▪ From Friuli Venezia Giulia in Italy’s far northeastern reaches, the vigorous and gripping Torre Rosazza 2016 Friulano Friuli Colli Orientali (around $20). The sharp minerality of this wine put me in mind of mussels and clams, but Cernilli likes it with spaghetti carbonara, probably for its agile acidity and solid spine. “We don’t drink the wine if we don’t eat,” he remarked while discussing the Torre Rosazza.
▪ From the exceptionally varied Marche along the Adriatic Sea, the strapping Velenosi 2012 Roggio del Filare Rosso Piceno Superiore (around $50). A blend of 70 percent montepulciano and 30 percent sangiovese, this is a deliciously juicy and complex wine built to evolve handsomely over the next decade, but don’t hesitate to pair it with succulent beef at any time.
▪ From Sicily, the dry and frisky Feudo Maccari 2016 Grillo Terre Siciliane ($12-$18). This is a fun and easy white wine, with the lift and crispness to pour with the sort of fresh and simply prepared seafood identified with Sicily.
▪ From Tuscany, the tense and insistent Querciabella 2013 Chianti Classico ($20-$25). The Querciabella has the juicy cherriness, angular build and zippy acidity to show just why Chianti Classico is on every thoughtfully set table in Tuscany.
▪ From Tuscany, the aromatic, sweetly fruity and olive-accented Poliziano 2014 Vino Nobile di Montepulciano ($25-$30). Entirely sangiovese aged in barrel and barrique, but the wood supports rather than upstages the wine’s aroma and flavor, which runs to fresh cherries and just put-up green olives. “Dangerously pleasant drinkability,” Cernilli aptly said of the wine.
▪ From Tuscany, the smooth, complex and persistent Casanova di Neri 2012 Tenuta Nuova Brunello di Montalcino ($70-$80). This wine represents the very definition of equilibrium, with each of its components working in a natural kinship, from its inviting aroma to its long finish.
After the tasting, I asked Cernilli to name the areas of Italy offering the best value in wine today. He pointed to several – Puglia and Sicily in the south, Abruzzo along the Adriatic in the middle of the peninsula, especially for reds, and Veneto and Trentino in the north, particularly for whites.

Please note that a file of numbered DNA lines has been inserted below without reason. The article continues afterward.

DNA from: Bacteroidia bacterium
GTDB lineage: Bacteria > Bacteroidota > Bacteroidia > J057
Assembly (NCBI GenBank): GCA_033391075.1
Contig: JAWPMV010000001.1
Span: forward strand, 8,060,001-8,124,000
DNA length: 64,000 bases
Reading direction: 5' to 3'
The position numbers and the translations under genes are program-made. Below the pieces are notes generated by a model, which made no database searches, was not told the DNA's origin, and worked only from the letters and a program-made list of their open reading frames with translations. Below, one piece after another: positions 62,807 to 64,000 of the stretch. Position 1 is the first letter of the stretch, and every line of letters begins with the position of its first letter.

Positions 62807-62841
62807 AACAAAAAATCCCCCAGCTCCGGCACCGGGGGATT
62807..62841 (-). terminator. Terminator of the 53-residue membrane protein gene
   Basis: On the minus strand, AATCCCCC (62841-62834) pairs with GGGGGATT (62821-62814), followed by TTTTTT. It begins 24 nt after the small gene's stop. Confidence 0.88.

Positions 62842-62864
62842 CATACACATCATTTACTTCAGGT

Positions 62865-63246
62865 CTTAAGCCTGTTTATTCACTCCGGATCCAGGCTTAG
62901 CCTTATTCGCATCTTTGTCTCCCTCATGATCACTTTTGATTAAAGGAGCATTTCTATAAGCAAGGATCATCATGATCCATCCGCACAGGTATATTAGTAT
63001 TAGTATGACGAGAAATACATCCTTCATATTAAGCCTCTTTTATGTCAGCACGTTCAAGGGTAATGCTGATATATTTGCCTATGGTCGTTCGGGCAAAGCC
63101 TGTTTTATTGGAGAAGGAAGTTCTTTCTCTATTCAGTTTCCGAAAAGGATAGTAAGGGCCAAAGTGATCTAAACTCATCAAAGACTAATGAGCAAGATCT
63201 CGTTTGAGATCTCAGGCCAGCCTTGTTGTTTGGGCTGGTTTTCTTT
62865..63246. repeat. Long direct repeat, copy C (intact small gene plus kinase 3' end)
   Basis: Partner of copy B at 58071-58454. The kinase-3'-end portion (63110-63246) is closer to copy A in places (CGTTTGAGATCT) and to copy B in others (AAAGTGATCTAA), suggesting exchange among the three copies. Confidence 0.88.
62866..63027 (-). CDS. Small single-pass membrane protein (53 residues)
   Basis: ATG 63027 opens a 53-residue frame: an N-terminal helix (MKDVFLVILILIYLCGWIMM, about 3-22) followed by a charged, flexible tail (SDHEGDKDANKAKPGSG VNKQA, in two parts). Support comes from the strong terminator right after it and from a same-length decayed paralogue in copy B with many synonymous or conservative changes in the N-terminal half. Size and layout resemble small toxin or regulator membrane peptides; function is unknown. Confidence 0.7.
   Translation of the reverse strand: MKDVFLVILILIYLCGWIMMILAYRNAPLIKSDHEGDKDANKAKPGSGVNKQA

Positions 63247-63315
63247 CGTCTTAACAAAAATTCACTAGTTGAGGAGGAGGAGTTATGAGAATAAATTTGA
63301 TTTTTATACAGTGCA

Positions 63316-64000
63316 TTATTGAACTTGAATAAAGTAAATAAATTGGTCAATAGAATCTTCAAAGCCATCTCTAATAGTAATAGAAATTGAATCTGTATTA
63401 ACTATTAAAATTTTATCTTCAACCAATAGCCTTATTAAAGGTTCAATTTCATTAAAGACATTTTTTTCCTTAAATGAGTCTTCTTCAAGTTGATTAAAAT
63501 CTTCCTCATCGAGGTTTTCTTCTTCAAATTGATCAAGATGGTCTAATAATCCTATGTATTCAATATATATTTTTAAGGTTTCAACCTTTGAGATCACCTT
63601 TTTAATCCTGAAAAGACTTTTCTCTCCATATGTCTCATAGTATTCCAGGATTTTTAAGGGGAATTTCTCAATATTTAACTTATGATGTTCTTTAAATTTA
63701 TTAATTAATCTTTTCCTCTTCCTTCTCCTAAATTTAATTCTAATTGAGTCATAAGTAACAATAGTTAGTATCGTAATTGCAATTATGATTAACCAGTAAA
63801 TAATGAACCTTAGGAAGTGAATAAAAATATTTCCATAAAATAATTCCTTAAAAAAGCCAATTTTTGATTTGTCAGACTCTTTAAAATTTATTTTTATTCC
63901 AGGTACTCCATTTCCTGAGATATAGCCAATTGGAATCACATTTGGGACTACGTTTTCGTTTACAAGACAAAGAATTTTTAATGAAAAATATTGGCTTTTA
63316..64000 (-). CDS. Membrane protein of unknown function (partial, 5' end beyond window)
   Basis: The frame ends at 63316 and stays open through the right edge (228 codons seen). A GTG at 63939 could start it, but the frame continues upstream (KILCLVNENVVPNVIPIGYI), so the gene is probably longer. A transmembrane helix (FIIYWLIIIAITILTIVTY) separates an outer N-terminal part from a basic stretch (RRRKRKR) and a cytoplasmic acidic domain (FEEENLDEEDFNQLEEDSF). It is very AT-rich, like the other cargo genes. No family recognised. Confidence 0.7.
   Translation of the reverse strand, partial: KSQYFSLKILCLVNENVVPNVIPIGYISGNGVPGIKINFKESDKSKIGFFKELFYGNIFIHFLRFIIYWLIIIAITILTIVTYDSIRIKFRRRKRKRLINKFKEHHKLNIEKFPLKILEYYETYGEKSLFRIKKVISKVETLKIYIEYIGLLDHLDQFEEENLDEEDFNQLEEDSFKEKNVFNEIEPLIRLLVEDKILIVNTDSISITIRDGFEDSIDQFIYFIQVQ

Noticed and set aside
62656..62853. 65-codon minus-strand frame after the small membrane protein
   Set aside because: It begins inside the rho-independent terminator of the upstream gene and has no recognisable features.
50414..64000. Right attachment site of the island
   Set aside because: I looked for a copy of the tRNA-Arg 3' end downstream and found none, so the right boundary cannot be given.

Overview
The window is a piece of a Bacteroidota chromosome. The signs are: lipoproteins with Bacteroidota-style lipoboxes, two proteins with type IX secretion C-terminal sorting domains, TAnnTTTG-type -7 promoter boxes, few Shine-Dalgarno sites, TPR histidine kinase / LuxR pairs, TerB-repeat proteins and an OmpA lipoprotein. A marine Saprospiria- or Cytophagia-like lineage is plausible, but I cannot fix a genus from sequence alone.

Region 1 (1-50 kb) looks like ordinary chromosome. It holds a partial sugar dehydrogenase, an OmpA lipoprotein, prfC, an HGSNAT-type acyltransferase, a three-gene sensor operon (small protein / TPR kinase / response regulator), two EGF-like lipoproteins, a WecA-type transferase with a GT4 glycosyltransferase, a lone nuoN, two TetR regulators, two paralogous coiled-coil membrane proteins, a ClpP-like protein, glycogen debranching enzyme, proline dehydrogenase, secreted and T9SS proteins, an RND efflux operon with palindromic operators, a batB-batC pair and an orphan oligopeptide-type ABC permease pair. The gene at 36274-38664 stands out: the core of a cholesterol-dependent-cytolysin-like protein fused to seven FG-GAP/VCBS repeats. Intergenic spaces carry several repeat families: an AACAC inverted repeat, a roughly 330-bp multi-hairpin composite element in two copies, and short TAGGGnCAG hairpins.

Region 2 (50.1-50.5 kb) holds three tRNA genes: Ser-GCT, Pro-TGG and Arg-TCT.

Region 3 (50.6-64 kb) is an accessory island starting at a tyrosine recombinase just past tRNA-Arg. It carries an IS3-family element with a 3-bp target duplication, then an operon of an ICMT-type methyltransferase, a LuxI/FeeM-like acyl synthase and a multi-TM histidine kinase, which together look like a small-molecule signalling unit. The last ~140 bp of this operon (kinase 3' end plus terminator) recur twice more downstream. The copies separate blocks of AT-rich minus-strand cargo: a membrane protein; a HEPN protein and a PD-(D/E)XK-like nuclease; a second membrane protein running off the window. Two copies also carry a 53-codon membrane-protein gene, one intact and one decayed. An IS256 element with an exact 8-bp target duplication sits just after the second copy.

And which region does he find the most exciting for its modern winemaking? “I love Campania,” he says. “In the last 10 years it has improved dramatically.” Campania is along the southwest reaches of the boot, and though narrow, it is home to a diverse assortment of soils and microclimates.
Campania’s grapes are almost entirely indigenous, and likely unfamiliar to all but the most seasoned American wine enthusiasts – greco, fiano, biancolella and falanghina among the varieties for white wines; piedirosso and aglianico for reds.
To become acquainted with the wines of Campania, he suggests neophytes start with white wines made with the grape fiano, red wines made with aglianico, in particular aglianico from the Taurasi denomination of origin.
He is keen on several estates in Campania, none more so than Mastroberardino (“an example of the most authentic winemaking tradition not only in Campania but all of Italy,” he notes in his guidebook); Montevetrano (“Silvia Imparato is the princess of Campania wine, a cultured and charming woman who was once a successful photographer ... ”); and Pietracupa (“Sabino Loffredo’s wines are simply exceptional and do honor to him and all of Irpinia and sell like hot cakes worldwide”).
“Sell like hot cakes worldwide?” Not the most Italian of expressions, but in the U.S. we get the point.
Wine critic and competition judge Mike Dunne’s selections are based solely on open and blind tastings, judging at competitions, and visits to wine regions. He can be reached at firstname.lastname@example.org.